A severe decrease in same-store sales in its Asia/Pacific, Middle East and Africa division drove a 1.9-percent decline in global same-store sales for McDonald’s Corp. in January.
Same-store sales plummeted 9.5 percent in the Asia/Pacific, Middle East and Africa, or APMEA, segment last month, McDonald’s reported, resulting in large part from continued weakness in Japan and new challenges in China.
Like its largest competitor in China, Yum! Brands Inc., McDonald’s has experienced a falloff in customer demand stemming from a national controversy tied to a poultry producer who supplied some quick-service chains. The company also said that a calendar shift affecting Chinese New Year also influenced the sales decline.
Elsewhere in January, same-store sales increased 0.9 percent in the United States and decreased 2.1 percent in Europe.
“While January’s results reflect today’s challenging environment and difficult prior-year comparisons, I am confident that our unwavering commitment to delivering an exceptional restaurant experience will enhance our brand’s relevance and drive long-term results,” chief executive Don Thompson said in a statement.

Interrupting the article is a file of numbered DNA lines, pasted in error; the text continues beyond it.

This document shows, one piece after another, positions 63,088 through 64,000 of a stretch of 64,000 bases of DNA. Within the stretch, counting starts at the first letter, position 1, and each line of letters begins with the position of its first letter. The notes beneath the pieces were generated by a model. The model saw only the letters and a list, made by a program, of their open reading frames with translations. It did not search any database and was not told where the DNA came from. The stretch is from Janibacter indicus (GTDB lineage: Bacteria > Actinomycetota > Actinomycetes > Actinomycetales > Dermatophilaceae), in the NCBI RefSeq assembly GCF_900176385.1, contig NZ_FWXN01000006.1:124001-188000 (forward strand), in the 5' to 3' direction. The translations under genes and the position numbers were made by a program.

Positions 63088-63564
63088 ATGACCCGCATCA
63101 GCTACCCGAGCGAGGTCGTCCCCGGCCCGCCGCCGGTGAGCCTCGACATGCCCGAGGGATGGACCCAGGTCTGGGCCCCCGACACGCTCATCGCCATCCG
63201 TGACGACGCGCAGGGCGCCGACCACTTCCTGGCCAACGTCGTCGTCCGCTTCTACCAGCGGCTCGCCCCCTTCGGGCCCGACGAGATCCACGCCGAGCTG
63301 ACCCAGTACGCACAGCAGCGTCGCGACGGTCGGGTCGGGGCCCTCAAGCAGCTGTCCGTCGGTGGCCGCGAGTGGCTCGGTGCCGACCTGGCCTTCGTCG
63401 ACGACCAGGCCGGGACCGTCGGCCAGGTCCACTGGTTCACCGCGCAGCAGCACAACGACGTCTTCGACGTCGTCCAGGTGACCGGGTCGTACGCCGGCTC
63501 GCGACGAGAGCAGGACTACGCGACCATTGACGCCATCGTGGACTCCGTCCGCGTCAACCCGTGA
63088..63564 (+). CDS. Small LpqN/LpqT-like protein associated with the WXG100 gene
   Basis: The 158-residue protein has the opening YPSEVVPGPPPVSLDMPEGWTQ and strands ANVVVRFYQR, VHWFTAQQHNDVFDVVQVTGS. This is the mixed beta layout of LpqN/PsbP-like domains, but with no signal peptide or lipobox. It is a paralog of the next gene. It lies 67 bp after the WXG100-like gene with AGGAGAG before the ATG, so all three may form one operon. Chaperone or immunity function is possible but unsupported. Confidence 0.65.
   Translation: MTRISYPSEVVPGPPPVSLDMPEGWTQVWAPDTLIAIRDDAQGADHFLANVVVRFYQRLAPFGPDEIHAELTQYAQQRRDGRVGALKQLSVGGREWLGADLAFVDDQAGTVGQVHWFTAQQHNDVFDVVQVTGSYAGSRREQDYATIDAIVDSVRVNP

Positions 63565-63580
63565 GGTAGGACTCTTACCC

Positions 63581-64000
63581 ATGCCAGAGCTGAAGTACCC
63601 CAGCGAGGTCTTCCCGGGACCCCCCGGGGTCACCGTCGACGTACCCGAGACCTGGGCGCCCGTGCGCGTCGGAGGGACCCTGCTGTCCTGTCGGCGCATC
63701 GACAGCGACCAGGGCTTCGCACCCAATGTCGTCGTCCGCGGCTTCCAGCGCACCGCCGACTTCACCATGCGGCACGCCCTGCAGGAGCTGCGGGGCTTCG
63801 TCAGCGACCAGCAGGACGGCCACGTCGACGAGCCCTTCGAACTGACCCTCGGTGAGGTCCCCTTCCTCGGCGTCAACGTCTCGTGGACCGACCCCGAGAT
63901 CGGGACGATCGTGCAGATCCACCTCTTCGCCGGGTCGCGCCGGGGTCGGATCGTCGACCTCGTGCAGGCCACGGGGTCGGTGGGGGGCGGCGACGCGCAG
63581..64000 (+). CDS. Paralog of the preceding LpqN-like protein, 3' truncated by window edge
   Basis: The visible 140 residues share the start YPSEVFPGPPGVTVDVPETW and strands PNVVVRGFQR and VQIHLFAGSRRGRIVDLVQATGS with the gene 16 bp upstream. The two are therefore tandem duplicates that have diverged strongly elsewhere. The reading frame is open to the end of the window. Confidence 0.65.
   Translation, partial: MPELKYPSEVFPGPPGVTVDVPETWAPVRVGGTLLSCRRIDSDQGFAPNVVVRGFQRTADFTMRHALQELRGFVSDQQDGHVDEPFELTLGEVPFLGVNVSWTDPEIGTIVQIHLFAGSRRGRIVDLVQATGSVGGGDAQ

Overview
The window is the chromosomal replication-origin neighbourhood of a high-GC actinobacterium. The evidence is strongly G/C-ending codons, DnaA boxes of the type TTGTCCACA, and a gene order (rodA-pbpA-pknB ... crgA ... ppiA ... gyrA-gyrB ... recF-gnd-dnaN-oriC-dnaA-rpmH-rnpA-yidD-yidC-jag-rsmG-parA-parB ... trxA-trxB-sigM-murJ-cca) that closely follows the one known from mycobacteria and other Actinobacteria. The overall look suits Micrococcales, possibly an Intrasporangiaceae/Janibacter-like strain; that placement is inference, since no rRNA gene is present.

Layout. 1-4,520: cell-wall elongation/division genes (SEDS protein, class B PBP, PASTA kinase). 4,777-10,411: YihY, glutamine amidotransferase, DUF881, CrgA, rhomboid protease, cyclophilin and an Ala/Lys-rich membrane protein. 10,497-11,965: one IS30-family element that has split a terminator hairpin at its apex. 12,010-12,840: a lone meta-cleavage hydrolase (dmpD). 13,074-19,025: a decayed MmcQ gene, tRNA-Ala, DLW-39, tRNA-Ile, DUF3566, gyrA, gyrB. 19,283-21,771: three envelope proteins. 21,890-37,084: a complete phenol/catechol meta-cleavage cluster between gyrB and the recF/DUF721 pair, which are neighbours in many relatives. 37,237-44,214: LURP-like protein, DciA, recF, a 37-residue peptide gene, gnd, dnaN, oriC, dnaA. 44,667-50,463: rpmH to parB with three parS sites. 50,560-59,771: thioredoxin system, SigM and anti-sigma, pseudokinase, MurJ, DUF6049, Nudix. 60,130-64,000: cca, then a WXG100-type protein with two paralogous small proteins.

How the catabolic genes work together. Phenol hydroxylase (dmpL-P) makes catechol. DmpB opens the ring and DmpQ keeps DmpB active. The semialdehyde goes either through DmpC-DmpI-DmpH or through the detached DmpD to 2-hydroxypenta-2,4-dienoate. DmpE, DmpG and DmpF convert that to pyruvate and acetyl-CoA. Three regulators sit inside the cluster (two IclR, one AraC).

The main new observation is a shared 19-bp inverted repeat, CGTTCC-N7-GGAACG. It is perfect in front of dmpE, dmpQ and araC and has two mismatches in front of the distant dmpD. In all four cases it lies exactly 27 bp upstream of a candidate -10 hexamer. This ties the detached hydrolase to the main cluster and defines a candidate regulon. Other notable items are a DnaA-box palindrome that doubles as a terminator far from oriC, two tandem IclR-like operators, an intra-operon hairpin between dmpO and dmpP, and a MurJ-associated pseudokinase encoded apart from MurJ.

The U.S. system’s result came after lapping a 7.8-percent increase in January 2011, a month in which unseasonably warm weather benefited the sales of many restaurant chains. McDonald’s credited its balanced menu approach among value, core and premium items for driving sales, but also called out the addition of the Grilled Onion Cheddar burger to the Dollar Menu as a key contributor.
The chain also rolled out Fish McBites last month as a new item, which also will be available in Happy Meals.
Europe’s sales softness compared with a 4-percent same-store sales increase a year earlier. The company said lagging performances in Germany, France and other countries offset the positive results in the United Kingdom and Russia.
Oak Brook, Ill.-based McDonald’s operates or franchises more than 34,000 restaurants in 119 countries, including more than 14,000 in the United States.
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